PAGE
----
any suggestions???
(since there are already 250 PCB's of that 4N33 delivered (a lot of money), i hope you understand how big my problem is).
 

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defcon31

New Member
i hope i can fix the problem right above here with something like this (figure below), by a pull-up resistor or something?

will this work?
if not, please why not?
and do you have any other suggestions ? (because i'm in really trouble now)
 

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Nigel Goodwin

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Most Helpful Member
Yes, a pullup resistor will work fine, bear in mind it will invert the action of the ULN - when it's turned on the LED will be off, and when it's turned off the LED will be on.
 

defcon31

New Member
unfortunately this doesn 't to work.

but when i replace the load of 300mA by a resistor of 10K + a Led, i works fine..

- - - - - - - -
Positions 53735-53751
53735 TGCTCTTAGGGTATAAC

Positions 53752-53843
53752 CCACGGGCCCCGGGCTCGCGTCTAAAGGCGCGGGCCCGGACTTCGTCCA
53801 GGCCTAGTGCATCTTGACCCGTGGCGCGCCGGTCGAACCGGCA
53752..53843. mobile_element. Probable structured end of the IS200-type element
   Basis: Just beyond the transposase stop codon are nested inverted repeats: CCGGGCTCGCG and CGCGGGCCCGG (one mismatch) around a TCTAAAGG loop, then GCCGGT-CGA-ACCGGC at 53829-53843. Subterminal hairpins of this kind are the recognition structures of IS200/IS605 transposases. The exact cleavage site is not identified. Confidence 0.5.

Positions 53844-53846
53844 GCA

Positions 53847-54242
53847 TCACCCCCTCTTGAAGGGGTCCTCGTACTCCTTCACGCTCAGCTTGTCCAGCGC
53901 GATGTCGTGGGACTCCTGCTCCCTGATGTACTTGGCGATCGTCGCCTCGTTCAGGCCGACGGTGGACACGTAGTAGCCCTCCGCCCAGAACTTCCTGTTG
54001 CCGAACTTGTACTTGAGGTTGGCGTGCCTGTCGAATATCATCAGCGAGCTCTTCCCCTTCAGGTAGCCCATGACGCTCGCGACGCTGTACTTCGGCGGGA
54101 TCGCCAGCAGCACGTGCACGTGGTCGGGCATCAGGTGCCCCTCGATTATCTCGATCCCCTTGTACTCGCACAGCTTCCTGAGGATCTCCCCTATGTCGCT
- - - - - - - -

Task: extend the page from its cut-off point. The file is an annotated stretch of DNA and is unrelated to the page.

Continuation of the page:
but with the load i drawed in the figure, it doesn't work..

however, the ULN2803 can provide 500mA on each output...

i don't understand it...

what am i doing wrong?
how can i fix it? or is there another possibility for connecting the scheme?

please help me because it 's very important !!!

thanks in advance
 

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Nigel Goodwin

Super Moderator
Most Helpful Member
No - you can't feed a motor through a 1K resistor - it will only work for a low current device like an LED.

From what you said previously you only have 4N33 PCB's so far - it will be OK with those, if you are going to use a motor PCB as well, make sure you design it correctly.
 

kinjalgp

Active Member
If you are looking for a "Sourcing" type driver, use UDN2981. It can source 500mA current and has similar pin-out as ULN2803 except for Vs and GND.
Datasheet: **broken link removed**
 

defcon31

New Member
thanks, the UDN2891 should bring the solution.
have some question about that component:
in the datasheets they talk about maximum rating of "-500mA"